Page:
"Therefore," concluded Rabbi Galante, "if you will reveal to me this wisdom, I shall teach you what you want to know."

The sheik returned slowly to his seat. "Your request is impossible to fulfill. It is forbidden for me to reveal it to any human being."

"Likewise," responded Rabbi Galanti, "I cannot reveal what you so much desire to know other than by an exchange of wisdom."

After a silence, the sheik spoke. "My dear friend, the reason that I cannot reveal it to you is because I have sworn to my forefathers not to divulge the secret to anyone."

"I am also sworn not to teach this wisdom I possess to anyone else," replied Rabbi Galanti. "Yet, I reckon that since it is of great benefit for me to acquire this new knowledge, it is permissible to do so and does not abrogate my oath. You should feel the same; remember, you are not selling it for money; you are exchanging and sharing wisdom. With this new knowledge you will be enlightened and have total command of all the seven branches of worldly wisdom."

Rabbi Galante's words were spoken with complete sincerity. The sheik sat quietly for several minutes, gazing out the window into the garden. "I agree," he said softly. "But I am afraid, my friend, that the risks are too great for you."

Rabbi Galante's face shone. "I am prepared to do whatever you ask of me, no matter how difficult."

"In that case, listen carefully to me. Return to your abode. When the sun is about to set, take a vow to fast for two consecutive days. At your last meal, be sure not to eat meat or drink wine. After eating, immerse in a pool of water and dress in fine garments. Throughout the two days, meditate on repentance and immerse often. Then, on the third day, return to me."

"I agree to everything you say," answered Rabbi Galante.

"Go in peace." The sheik bid him farewell.

Rabbi Galanti returned home and followed all of the conditions laid out by the sheik to the letter. At the beginning of the third night, Rabbi Galante decided to refrain from breaking his fast. He wanted to experience this secret wisdom in a true state of humility. When Rabbi Galante appeared before him the next morning, the sheik immediately noticed how weak and feeble he looked. "I see you have fulfilled everything I requested."

"Yes," answered Rabbi Galante. "I am still fasting now."

The sheik then led his guest to a locked room to which no one but he alone had the key. After they entered, the sheik locked the door behind them. From there they came to a second locked door. This one opened into a magnificent garden. In the middle of the garden was a spring of fresh water. Butterflies danced in the air. The spring flowed into a pool before continuing along a narrow channel. Next to the spring was a bench with two white cloaks on it.

"We must first immerse here before dressing in these white garments," whispered the sheik.

Silently they immersed and donned the new garments. The sheik then led the rav through the garden. Rabbi Galante's curiosity was at its peak.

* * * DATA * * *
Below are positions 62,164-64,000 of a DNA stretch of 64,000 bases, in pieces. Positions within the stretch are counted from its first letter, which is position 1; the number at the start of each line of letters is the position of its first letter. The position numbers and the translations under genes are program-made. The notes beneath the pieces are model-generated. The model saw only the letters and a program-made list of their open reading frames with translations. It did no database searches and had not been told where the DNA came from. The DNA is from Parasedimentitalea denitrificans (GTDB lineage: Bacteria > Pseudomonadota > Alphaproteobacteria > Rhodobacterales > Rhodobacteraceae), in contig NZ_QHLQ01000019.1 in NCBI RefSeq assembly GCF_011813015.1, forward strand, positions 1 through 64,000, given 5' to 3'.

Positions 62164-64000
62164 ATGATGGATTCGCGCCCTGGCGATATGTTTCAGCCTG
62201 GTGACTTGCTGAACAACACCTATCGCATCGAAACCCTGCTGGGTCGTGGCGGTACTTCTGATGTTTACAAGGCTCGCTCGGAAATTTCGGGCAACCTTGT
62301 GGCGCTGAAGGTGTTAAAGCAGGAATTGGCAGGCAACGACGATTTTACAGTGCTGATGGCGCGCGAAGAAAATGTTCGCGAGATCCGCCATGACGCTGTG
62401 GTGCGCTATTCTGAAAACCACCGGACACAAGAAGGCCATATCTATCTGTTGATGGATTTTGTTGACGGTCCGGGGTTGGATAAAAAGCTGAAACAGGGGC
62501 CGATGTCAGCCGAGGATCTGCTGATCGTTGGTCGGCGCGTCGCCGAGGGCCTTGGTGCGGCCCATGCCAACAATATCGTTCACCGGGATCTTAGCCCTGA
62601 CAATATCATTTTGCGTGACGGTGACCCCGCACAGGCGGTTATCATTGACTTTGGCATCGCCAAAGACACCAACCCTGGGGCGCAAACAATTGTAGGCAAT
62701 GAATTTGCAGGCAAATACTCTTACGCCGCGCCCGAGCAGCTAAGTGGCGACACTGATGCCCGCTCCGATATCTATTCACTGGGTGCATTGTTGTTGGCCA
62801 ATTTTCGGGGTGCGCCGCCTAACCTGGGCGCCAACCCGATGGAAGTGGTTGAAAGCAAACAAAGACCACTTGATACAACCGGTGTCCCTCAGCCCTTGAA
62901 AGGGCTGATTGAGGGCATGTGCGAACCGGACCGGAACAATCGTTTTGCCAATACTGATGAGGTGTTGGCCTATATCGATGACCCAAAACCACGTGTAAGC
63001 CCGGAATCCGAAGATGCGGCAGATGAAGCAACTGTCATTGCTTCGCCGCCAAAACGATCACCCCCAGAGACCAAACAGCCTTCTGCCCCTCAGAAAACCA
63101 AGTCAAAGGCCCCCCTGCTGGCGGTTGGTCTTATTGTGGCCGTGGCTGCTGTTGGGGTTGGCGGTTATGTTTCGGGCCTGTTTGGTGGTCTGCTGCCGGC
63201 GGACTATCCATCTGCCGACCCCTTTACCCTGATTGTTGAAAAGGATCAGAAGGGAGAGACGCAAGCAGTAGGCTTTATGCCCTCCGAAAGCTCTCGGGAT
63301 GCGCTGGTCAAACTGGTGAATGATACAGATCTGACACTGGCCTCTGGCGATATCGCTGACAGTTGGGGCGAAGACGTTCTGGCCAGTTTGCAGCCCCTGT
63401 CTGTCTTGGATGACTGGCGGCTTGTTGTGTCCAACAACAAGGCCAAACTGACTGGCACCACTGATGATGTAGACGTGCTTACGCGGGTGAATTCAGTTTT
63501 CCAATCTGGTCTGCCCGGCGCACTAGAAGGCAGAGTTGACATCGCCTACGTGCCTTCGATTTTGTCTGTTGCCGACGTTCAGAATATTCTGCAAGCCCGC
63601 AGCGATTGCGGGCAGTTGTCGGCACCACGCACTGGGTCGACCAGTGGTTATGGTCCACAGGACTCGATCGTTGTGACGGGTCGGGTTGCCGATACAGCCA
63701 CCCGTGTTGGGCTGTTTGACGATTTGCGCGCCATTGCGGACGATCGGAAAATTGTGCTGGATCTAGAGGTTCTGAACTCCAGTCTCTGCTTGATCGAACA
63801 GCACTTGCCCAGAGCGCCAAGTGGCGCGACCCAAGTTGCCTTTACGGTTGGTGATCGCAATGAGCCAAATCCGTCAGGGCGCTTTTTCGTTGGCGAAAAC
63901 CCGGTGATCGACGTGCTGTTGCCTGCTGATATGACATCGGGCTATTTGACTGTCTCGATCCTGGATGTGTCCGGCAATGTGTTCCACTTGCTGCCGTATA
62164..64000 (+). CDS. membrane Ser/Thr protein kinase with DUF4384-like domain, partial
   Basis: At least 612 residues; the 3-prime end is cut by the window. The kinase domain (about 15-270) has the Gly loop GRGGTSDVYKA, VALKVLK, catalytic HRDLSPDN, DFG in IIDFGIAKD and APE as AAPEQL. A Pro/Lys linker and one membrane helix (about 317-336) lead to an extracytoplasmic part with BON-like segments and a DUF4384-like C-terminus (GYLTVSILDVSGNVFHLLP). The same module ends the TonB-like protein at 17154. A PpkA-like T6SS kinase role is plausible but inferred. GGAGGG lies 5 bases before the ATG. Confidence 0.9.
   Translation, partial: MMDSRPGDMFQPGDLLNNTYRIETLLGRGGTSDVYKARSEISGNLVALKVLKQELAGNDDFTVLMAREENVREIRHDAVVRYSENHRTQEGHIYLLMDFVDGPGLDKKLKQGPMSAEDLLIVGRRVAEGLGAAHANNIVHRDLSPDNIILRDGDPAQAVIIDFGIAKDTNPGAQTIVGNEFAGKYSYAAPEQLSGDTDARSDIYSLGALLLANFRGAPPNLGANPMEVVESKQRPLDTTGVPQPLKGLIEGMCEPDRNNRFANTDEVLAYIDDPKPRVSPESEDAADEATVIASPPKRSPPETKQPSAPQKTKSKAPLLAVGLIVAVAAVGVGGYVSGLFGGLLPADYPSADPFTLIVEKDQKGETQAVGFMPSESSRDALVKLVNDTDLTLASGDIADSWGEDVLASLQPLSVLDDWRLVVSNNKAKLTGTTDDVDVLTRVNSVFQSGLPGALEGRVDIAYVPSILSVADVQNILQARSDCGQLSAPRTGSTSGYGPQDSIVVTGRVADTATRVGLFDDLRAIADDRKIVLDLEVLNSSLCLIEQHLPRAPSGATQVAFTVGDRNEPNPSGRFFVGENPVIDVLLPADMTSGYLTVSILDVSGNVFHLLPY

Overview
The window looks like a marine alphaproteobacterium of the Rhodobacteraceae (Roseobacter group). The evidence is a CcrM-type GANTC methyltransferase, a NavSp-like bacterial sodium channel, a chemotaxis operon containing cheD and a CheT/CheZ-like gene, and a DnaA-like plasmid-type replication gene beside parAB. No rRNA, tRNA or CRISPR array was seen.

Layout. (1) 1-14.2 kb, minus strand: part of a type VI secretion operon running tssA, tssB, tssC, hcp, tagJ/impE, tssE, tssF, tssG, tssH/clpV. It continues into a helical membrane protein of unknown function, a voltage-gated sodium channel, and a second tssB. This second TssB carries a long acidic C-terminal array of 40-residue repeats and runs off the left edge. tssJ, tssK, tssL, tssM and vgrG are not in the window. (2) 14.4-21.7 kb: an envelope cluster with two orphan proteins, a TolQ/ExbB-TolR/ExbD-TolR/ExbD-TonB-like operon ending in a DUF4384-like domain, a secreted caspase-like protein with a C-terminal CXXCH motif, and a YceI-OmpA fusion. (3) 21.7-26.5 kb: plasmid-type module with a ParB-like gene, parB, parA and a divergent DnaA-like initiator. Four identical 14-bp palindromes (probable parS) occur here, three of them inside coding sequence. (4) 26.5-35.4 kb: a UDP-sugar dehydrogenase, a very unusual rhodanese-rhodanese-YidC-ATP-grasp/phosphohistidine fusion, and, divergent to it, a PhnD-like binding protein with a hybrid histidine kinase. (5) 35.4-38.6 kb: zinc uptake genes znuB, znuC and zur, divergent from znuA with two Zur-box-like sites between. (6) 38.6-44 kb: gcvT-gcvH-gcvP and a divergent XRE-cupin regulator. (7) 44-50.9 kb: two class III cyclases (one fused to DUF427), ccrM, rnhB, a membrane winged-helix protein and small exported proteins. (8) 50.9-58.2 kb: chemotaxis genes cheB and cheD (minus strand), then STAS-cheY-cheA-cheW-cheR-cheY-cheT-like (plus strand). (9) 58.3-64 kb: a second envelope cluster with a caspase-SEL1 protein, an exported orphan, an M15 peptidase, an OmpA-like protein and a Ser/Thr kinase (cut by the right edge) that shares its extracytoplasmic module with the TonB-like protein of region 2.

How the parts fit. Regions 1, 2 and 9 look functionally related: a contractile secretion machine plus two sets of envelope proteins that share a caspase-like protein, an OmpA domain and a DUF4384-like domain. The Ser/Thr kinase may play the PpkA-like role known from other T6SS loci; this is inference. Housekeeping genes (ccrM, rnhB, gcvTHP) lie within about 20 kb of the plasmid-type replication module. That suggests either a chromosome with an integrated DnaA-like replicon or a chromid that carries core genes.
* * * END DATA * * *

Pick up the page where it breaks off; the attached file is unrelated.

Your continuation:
Finally, hidden behind a grove, they came to an edifice of exquisite beauty. The double doors of the structure were made of pure silver, with marvelous engravings on them.

"Beware," the sheik said in a hushed voice. "Follow after me with utter fear and trepidation."

The sheik opened the doors. Upon beholding the extraordinary beauty inside, Rabbi Galante was spellbound. The fragrance was otherworldly. Before them was a chamber. In the entrance to the chamber hung a curtain with precious stones sewn in it. The sheik bowed on the floor seven times before the curtain.

Rabbi Galante froze in his place. Was there an idol inside? The sheik motioned for him to bow. His head began to swim. He closed his eyes, and as if in a stupor fell on the floor and whispered, "I shall place God before me always." He had never felt such a state of awe in his life.

"Now," whispered the sheik, "you may enter, and there you will find the secret you seek."

Rabbi Galante stood up and pushed aside the curtain and entered the chamber. On the walls hung tapestries of gold and silver. On the wall facing the curtain hung an exquisite tablet with an engraving of a candelabrum. Above the menorah were four Hebrew words: Shivity Adonai Le'Negdi Tamid - ("I shall place God before me always.") The Ineffable Name of God was spelled out in large, bold letters.

Rabbi Galante was overjoyed to see this. He had not bowed in vain! He bowed again and retraced his footsteps into the antechamber.

Outside in the garden, Rabbi Galante inquired of the sheik, "You told me that inside the chamber I would find the answer. But more than what my eyes saw was not revealed to me."

"My dear friend, let me explain. The four large letters you saw in the tablet are the name of the Creator of the world. When I am asked to pray for a sick person, I immerse in the pool and enter into the chamber. Before opening the curtain, I pray wholeheartedly. When I open it and gaze at the tablet, I see one of two things. Either the four-letter Name is glittering and sparks of light seem to emanate from it, or it is dark and unclear. If it is shining, I know the sick person will live, and if it is cloudy I know he will die.

"With this, I have now revealed to you a secret that no other human being knows."

When Rabbi HaMagen returned to his residence, he wept and cried. "Woe unto us on the Day of Judgment," he lamented. "Look at this gentile - because he honors the Name of the Creator to such an extent, he is privileged to have such Heavenly secrets revealed to him. But we, the Jewish people, what can we answer? We are even more qualified to have God reveal this to us. Yet, look at us and how we approach the Name of our Lord!"

May the merit of the tzaddik Rabbi Moshe Galante  protect us all, Amen.